In February of 2013, a study was published by a group of researchers at the Autonomous University of Barcelona that recounted their successful treatment of diabetes in dogs with a single dose of gene therapy. A supplementary video to the paper shows one of the diabetic beagles, pre-treatment, lying down in a corner, looking tired, thin, and sad. When the video shows the same dog seven weeks post-treatment, the cameraman can hardly hold the camera still because the dog is trying so enthusiastically to lick his hand. He pants excitedly, trots around the room with energy, and tells us so when he barks. Diabetics watching those videos will find it hard not to see part of themselves in those dogs, and be excited by this news. When the nurse gave my diagnosis of diabetes at age ten, it was small consolation, after the news that I would need to inject insulin multiple times a day in order to manage the disease, that researchers were probably only five to ten years away from finding a cure. This was ten years ago, and still, it seems that every breakthrough regarding diabetes cures comes with a caveat: human applications are at least five to ten years away. I wish I could ask that nurse now – where is the cure?
Diabetes is a tricky disease. Type-1 diabetes is an autoimmune disorder, meaning that the causative agent lies within. The body’s own immune response systematically destroys the insulin-producing cells of the pancreas, known as the islet cells (Bluestone). In a healthy person, these cells act as glucose thermostats, detecting glucose deposited in the blood from digested food and releasing insulin to keep blood glucoses level within a narrow static range (Bluestone). Glucose is too big of a molecule to diffuse through cell membranes by themselves, so insulin is required to act as a “key” to open cell’s “doors” and let the glucose in so that it may be metabolized and used for energy (Bluestone). Without insulin, glucose accumulates in the blood (hyperglycemia), and the body is never able to use any of the energy it consumes.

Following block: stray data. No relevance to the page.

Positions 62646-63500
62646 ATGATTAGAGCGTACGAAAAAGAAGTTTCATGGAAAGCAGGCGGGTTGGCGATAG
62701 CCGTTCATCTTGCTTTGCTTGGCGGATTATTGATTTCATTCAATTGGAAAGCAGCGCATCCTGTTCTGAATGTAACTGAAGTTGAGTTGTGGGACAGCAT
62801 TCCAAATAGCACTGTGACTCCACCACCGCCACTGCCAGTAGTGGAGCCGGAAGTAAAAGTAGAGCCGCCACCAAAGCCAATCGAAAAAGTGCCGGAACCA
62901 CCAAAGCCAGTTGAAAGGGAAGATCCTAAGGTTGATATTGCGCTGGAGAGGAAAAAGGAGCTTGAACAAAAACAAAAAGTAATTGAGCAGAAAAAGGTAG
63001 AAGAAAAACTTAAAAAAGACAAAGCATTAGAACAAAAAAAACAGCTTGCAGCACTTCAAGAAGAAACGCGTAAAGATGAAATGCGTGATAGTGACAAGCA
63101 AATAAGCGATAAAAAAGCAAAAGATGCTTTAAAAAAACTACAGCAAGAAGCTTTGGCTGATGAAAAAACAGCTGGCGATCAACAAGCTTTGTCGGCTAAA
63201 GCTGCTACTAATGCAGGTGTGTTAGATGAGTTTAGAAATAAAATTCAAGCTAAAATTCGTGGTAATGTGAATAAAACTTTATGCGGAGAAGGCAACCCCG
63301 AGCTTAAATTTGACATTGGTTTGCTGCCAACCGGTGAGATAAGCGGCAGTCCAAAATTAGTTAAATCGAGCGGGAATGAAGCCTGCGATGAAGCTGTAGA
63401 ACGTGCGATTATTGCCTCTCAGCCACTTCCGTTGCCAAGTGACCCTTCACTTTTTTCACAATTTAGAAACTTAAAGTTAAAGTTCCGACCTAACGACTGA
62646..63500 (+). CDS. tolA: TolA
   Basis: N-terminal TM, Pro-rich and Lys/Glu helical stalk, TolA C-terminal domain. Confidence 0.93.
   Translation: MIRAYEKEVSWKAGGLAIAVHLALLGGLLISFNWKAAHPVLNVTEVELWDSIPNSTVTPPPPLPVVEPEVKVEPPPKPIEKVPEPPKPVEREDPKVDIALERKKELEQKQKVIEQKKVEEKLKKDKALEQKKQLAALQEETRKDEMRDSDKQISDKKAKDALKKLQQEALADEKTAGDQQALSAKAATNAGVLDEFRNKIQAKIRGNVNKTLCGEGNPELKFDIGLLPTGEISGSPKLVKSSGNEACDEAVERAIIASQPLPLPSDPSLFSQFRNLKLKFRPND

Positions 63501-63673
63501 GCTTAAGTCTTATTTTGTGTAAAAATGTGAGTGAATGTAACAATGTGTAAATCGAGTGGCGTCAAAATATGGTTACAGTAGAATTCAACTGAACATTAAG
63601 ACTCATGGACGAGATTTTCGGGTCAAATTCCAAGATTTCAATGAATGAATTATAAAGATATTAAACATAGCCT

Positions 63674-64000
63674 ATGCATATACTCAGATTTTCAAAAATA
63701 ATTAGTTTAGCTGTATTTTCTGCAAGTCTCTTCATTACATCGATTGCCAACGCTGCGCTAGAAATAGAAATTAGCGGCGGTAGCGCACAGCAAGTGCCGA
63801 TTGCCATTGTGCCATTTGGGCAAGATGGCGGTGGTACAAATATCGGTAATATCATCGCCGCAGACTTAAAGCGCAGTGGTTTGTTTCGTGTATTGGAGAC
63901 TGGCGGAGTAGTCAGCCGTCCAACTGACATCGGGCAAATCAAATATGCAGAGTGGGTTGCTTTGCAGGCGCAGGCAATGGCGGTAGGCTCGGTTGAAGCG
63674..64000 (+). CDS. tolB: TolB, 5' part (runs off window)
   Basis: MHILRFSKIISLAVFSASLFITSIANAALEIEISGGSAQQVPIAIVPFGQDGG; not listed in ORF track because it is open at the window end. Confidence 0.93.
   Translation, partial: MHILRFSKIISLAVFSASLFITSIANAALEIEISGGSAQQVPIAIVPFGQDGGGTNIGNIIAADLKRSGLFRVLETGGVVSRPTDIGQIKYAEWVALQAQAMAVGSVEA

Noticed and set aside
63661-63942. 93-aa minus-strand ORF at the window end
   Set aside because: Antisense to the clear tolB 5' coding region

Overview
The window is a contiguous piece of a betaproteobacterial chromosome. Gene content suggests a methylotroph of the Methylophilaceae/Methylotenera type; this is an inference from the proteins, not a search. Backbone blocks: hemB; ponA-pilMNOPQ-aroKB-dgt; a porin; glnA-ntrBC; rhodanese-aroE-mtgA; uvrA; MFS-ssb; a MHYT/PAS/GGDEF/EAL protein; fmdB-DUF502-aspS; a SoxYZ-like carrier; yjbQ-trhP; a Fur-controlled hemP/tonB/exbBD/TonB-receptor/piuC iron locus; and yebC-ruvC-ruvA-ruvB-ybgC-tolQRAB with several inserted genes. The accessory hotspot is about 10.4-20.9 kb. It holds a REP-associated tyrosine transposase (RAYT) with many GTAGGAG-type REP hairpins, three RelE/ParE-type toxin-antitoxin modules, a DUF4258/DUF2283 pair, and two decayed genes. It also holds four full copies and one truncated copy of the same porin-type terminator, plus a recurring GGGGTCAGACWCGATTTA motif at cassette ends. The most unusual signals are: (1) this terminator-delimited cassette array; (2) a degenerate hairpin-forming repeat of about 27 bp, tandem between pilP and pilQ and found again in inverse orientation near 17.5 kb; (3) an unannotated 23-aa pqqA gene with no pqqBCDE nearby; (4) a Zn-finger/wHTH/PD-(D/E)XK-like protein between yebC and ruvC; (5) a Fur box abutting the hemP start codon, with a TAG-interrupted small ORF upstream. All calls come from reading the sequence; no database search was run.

Fortunately, things have improved greatly for diabetics in the last century. The first corrections of hyperglycemia were done in dogs treated with pancreatic extract, a treatment which later evolved into the insulin-injection therapy that is prevalent today (Callejas). Injection of insulin harvested from cows became a standard treatment until researchers figured out how to engineer bacteria with the human insulin gene and use the microbes as insulin factories (Bluestone). Advances in technology and decreasing size of simple computers have allowed electronic insulin pumps to become popular (Bluestone). The latest trend in diabetes treatment is the use of continuous glucose monitors, which measure glucose levels in real time through a subcutaneous sensor - a huge increase in information about a person’s metabolism from just a few finger sticks a day (Bluestone).